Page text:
Thirst for a new culture

Keywords: Languages and Communication , culture , languages , learning

For us to communicate clearly in our native language and in second and more languages to come we need to engage in activities that put us out there such as the following:

When Japanese junior and senior high school students try to improve their English pronunciation, their biggest obstacle is “surrounding eyes”

Keywords: japan , english , high school students , japanese high schools , japanese students , learning languages , linguistics , pronunciation , schools , students , teaching english in japan

It can be disheartening to see students with excellent English abilities purposely lowering their level of proficiency to “fit in” with their classmates. However, it’s also an understandable thing to do when you’re young and impressionable.

The Disconnect Between Speaking, Reading, and Writing

Language, Language classes, Language fluency, Language learning, Language skills, Speaking tests

Tips from a Language Lover

One problem I noticed early on in my language learning career was that I was always better and more comfortable reading than writing and especially speaking.

One problem I noticed early on in my language learning career was that I was
always better and more comfortable reading and writing than speaking.

I never really had much trouble writing short paragraphs and reading comprehension
exercises were fairly easy. Heck, when I had to write a research paper, my only
real concern was getting close to the required length.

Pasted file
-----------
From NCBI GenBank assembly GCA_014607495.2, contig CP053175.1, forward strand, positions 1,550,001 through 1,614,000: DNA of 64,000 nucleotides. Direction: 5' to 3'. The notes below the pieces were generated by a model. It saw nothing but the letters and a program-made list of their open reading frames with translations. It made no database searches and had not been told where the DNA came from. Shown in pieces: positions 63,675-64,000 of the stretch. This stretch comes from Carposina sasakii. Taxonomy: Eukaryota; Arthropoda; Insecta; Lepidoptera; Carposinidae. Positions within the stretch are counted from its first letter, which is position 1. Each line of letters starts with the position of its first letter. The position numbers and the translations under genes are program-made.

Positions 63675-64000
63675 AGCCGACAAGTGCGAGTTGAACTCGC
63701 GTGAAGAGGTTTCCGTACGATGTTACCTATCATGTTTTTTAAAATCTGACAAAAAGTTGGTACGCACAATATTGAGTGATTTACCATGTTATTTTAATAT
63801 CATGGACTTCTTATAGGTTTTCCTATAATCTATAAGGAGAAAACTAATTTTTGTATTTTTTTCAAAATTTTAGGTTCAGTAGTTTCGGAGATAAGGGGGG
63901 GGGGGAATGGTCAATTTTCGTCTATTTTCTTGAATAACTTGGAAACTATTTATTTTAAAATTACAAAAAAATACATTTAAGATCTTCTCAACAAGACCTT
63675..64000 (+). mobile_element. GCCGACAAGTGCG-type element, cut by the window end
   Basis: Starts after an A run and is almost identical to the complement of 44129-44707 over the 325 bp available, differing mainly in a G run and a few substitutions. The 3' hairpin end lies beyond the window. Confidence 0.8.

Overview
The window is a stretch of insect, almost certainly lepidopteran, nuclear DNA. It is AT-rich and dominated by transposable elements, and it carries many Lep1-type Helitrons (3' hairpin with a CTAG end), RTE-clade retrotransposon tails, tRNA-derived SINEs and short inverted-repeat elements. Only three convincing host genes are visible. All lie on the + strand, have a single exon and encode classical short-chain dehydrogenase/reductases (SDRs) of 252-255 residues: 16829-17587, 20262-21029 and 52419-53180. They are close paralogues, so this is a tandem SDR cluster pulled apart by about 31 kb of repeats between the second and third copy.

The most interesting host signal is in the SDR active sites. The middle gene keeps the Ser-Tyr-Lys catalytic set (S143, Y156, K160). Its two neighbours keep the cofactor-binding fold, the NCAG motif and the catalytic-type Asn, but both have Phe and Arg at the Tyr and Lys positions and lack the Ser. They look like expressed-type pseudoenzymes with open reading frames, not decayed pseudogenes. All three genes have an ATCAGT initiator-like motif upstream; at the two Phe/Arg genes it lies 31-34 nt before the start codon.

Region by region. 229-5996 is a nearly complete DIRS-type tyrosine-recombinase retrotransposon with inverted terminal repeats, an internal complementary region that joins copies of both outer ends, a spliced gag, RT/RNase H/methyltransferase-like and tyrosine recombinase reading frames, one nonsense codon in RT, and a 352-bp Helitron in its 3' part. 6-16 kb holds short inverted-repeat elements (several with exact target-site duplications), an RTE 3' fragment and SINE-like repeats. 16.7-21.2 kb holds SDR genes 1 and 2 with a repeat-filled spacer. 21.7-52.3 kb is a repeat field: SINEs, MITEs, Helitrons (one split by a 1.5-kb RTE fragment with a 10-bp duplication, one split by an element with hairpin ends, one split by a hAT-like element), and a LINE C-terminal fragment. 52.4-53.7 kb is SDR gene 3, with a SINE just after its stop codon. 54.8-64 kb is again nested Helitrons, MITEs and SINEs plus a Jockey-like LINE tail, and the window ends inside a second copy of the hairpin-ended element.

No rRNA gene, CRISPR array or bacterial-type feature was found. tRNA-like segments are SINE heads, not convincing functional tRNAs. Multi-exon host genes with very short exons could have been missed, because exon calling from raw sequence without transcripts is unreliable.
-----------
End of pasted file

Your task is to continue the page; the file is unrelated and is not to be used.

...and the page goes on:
But speaking was a completely different monster. Most times when I was asked
a question in class, I would respond with my go-to phrase “je ne sais
” (I don’t know). Listening exercises were a special torture
because I was so used to hearing my classmates slowly pronounce every single
syllable with a weak to non-existent accent that hearing a native…

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syntactic priming

syntactic priming

Keep It Simple Activities

Syntactic priming is the process that takes place when we make predictions upon hearing certain grammatical patterns which guide us to guess the string of words that are more likely to be uttered next based on our previous encounters with those patterns. Basically we are constantly building sentences based on what we hear, which are next confirmed or then reformulated. We hypothesise. We fill gaps. This is one of the reasons why listening -far from being a receptive process- is very much an active skill.

A very productive activity for any language level is to have students engaged in some “syntactiv priming” from a reading passage or the transcript of a listening extract from the textbook after it has been read or listened to and they have done some work around it.

Here is an extract from a reading passage from Sure Intermediate, Student’s Book, Helbling English. Free sample from…

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